Quick Hits: Trip Machine Laboratories—War Babies, Dissolve, Herjaza

War Babies, Quarantine Core (2020)

War Babies is a project resulting from extra in-home time due to the pandemic, and consists of Mike De Lorenzo (Celebrity Murders, C.R., Deathcycle, Kill Your Idols, Serpico) handling guitar and bass with Darren Nanos (Born Sinner, Brain Slug, Survivalist) taking on drums and vocals. I don't really listen to much in this vein of hardcore these days—moderately fast and to the point with the slightest of powerviolence undercurrents—but I can't deny that this is very good for what it is. The gruffness of the vocals feels more unique than average and helps differentiate the outcome from comparable groups, while the vast experience of the musicians involved carries with it a tight and well-balanced delivery. 11 songs in about 10 minutes, and there you have it.

Physical copies include a download code and a double-sided insert that presents all of the lyrics, which are not exclusive to pandemic themes. A few tracks certainly touch on such topics, but the overall attitude is bitterly pissed and generally geared toward attacking the greed and disgust of the ongoing political situation(s) in the U.S.

Grade school level PHD
Word of Mouth University
Can't trace a single solid fact
To any of the bullshit you back

Only 100 cassettes were pressed and they're already sold out from the label, but a few copies are on the way to RevHQ, so keep your eyes peeled!

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Dissolve, Until the Drugs Wear Off (2020)

Released on 12" earlier this year by Maitsuba, here we have a pro CD-R pressing of Until the Drugs Wear Off by Poughkeepsie bruisers Dissolve, with the Sasquatch 7" (2016) tacked on as bonus tracks. I've covered this beast before, so I'll repeat myself here, but if bulldozingly heavy, slightly mathy rhythms that veer toward the caustic and abrasive without getting irritating are your bag, this is the band for you. As the cover art might imply, this outing is generally a bit wilder and more diverse—flirting with some lightly industrial flare in the form of subtle layers of experimental noise textures and a few samples, churning tremolo picking, sludge-jazz twists, etc.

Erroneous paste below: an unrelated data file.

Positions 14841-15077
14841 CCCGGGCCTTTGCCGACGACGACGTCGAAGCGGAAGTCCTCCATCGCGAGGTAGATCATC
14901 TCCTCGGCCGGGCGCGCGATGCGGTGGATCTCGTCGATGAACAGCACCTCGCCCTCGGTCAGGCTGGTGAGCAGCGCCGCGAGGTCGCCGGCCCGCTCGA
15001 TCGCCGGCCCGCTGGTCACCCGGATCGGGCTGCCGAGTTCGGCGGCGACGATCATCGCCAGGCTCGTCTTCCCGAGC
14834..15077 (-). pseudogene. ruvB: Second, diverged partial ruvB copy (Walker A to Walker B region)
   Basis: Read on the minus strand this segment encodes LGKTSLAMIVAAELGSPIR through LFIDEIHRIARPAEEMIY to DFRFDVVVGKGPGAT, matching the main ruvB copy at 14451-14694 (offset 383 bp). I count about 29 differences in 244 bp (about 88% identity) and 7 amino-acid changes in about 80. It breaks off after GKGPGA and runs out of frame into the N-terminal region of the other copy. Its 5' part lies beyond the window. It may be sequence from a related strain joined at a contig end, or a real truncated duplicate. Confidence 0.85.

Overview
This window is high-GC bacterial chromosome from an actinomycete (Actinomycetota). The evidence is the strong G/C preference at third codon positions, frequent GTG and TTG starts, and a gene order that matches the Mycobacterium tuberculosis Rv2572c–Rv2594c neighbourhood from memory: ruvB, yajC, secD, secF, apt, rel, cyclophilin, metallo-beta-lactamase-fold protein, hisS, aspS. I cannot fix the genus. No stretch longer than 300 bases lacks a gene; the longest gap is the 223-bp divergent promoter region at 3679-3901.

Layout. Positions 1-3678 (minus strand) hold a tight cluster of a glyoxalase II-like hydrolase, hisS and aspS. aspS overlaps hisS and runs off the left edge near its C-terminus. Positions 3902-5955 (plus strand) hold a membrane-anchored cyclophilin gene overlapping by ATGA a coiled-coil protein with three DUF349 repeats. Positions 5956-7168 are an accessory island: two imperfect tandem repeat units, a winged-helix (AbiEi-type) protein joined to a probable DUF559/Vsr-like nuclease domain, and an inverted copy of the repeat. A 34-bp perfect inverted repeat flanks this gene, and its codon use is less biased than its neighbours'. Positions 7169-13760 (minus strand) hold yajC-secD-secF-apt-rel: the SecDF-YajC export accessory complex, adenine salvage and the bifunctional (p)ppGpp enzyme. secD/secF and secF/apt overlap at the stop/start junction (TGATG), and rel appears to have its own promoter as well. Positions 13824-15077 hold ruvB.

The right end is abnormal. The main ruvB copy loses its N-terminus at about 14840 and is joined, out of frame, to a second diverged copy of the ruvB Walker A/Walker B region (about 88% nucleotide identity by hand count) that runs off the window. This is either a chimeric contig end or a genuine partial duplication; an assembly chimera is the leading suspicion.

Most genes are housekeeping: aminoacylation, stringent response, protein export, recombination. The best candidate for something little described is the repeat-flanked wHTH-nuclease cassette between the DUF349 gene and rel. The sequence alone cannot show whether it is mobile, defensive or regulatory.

Only 100 of these suckers were pressed (because listeners are stupid and hate CDs now), and they crammed a lot of information into the four-panel booklet, too—not just all of the lyrics, but complete recording credits for both releases. I'm sure that most people don't give a shit, but it always drives me nuts when bonus tracks are just thrown on as audio and otherwise ignored. I also have to point out that this release is well-priced at just $8—not like some bands/labels who press up these limited CD-Rs and try to sell them for $12 (or more) plus shipping like assholes. While you're at it, grab a dirt cheap copy of the superb Caveman of the Future CD for just $6 as well!

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Herjaza, Herjaza (2020)

Herjaza operates out of Staten Island, NY and features former members of Cable Car Theory, Celebrity Murders, Most Precious Blood, and Murdock. It seems they issued a debut EP back in 2015, and with 12 songs in about 22 minutes, I would tend to consider this outing an EP as well. The label describes the material as "chaotic and complex hardcore influenced by Botch, Coalesce, The Dillinger Escape Plan, and Cave In," which is a solid guide as to the general direction. I'd further the compliments by tossing in bands like Turmoil, however, because Herjaza certainly boasts more heft, precision, and a complete lack of obnoxiousness. They're definitely acerbic and push the boundaries of cohesion, but fully succeed in piecing things together in a way that has plenty of graspable force. Really nice production, too. The approach has a bite to it, but—believe it or not—the bass is actually distinct, and some of the churning grooves occasionally lend a "djent"-esque vibe to certain riffs. (That comment's really just to note a semblance of modernity to the sound, though, the band is not heading in that "djent" type of direction at all.)

I'm quite surprised to have not really seen Herjaza get much attention at all. Even younger kids seem to be geeking out over stuff like Turmoil these days, and anyone—whether from back in the day or latecomers—down with that niche of metalcore should be very much into this. Physicals are another pro CD-R limited to just 100 copies (and $8 = cool behavior), this time in a glossy gatefold digipak with killer cover art as well as complete lyrics, etc.

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